I remember several years ago I went to a conference out of town with a couple of coworkers. One of them (Coworker A) had children while Coworker B did not (although she has since become a parent). Coworker B had a nasty habit of eating out several times a week with her husband (not surprisingly, Coworker B had trouble budgeting). While we were discussing this, Coworker A commented, “Well, for just the two of you it probably costs less to just eat out than to cook.” Of course, I kept my mouth shut. I don’t fancy getting into disagreements with others…..but I doubt I’d keep my mouth shut now. Even then, though, I knew it wasn’t true.
Last year a large chain of casual dining restaurants ran a special…2 entrées plus dessert for $20 or something. Their marketing campaign? It costs too much to cook for two people. Come to our restaurant.
I almost fell off my couch when I saw this. Really? Are you kidding me? I mean, look. I have those nights. You know those nights? Those nights when you had a lovely coq au vin or steak Béarnaise planned (obviously I am being facetious. Not even I really cook like that. Especially on weeknights.) and you just can’t do it so you go out to eat. But you know what? If you’re going to do it, call it what it is. You don’t feel like cooking. It happens. You are not saving money.
Anyway, I do get how cooking for two people is frustrating. Of course I do. I’ve been cooking for two for more than eleven years, after all. I learned to cook as a teenager when my mom wouldn’t get home until 6:30 or 7:00 most nights so I would often make dinner for the family. Usually it was something like spaghetti, tacos, or a roast, and there were usually four of us eating (my dad was a long-haul trucker back in those days so he wasn’t generally home during the week). As a college student I would buy bags of frozen chicken and just thaw what I needed…or I would eat ramen or cereal or something from the University Center. When Philip and I started dating, I wanted to cook for him….but I had no idea where to begin.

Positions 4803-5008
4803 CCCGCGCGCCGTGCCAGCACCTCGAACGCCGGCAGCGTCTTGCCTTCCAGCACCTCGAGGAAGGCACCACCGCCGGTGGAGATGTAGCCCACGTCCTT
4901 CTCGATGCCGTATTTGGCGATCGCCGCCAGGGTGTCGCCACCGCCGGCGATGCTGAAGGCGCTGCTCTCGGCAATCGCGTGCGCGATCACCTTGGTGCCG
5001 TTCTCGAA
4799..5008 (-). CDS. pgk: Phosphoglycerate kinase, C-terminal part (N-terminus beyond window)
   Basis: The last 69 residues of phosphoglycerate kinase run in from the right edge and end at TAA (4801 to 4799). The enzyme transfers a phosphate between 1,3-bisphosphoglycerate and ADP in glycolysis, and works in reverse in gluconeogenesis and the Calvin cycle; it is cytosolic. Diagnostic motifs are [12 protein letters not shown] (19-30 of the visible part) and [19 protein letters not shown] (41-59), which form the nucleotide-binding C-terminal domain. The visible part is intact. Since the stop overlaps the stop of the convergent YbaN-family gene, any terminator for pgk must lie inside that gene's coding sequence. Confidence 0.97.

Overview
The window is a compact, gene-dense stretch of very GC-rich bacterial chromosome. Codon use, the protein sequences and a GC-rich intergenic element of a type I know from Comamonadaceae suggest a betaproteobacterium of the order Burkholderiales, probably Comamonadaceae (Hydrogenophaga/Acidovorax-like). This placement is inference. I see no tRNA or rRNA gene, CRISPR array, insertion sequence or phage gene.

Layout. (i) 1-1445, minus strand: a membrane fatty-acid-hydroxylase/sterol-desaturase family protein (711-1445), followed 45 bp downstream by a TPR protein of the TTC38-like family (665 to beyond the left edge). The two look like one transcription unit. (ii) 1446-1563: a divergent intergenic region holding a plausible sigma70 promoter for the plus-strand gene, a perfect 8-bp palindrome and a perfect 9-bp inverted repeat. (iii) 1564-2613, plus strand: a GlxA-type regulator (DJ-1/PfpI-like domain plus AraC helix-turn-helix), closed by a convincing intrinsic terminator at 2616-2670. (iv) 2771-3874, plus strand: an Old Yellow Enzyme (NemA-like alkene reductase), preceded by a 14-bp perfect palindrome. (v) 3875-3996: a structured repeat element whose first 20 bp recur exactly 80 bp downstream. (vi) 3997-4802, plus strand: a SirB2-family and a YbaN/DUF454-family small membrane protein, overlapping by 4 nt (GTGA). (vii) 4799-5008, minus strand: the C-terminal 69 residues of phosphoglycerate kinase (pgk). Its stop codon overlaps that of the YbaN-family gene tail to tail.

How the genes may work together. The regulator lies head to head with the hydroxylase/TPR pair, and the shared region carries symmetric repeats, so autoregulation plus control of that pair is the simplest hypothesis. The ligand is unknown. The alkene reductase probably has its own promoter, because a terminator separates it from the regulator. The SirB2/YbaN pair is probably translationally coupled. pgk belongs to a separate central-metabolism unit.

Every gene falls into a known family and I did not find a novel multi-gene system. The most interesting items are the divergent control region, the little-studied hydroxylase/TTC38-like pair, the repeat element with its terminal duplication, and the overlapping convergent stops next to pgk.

I recall the first time that I cooked him a meal. I made lasagna….a whole 13×9 pan of it. I knew no other way, and it never occurred to me to make a smaller batch than what my mom would normally make for our family of five (and by that time, it was actually our family of 6 or 7 because my uncle, who has Down syndrome, lived with us, and my grandfather would eat with us on many Sunday nights). I wonder what happened to the uneaten lasagna….I’d be willing to bet most of it was thrown in the trash.
I recall that the first two cookbooks I ever purchased for myself were “cooking for two” cookbooks…and they were terrible. I never made a single meal out of either of them, and I think I eventually gave them away. Trying to choose something to cook out of a different cookbook was daunting, though…..most of the recipes made at least 4 servings, and why would I want to cook that much (apparently I had never heard of leftovers?).
I’ve gotten over this phobia. Don’t fall for the hype-it’s not cheaper to eat out. Not even at Krystal. I’ve learned to eat leftovers. Or freeze my leftovers. Or only cook half. Need help? Just ask!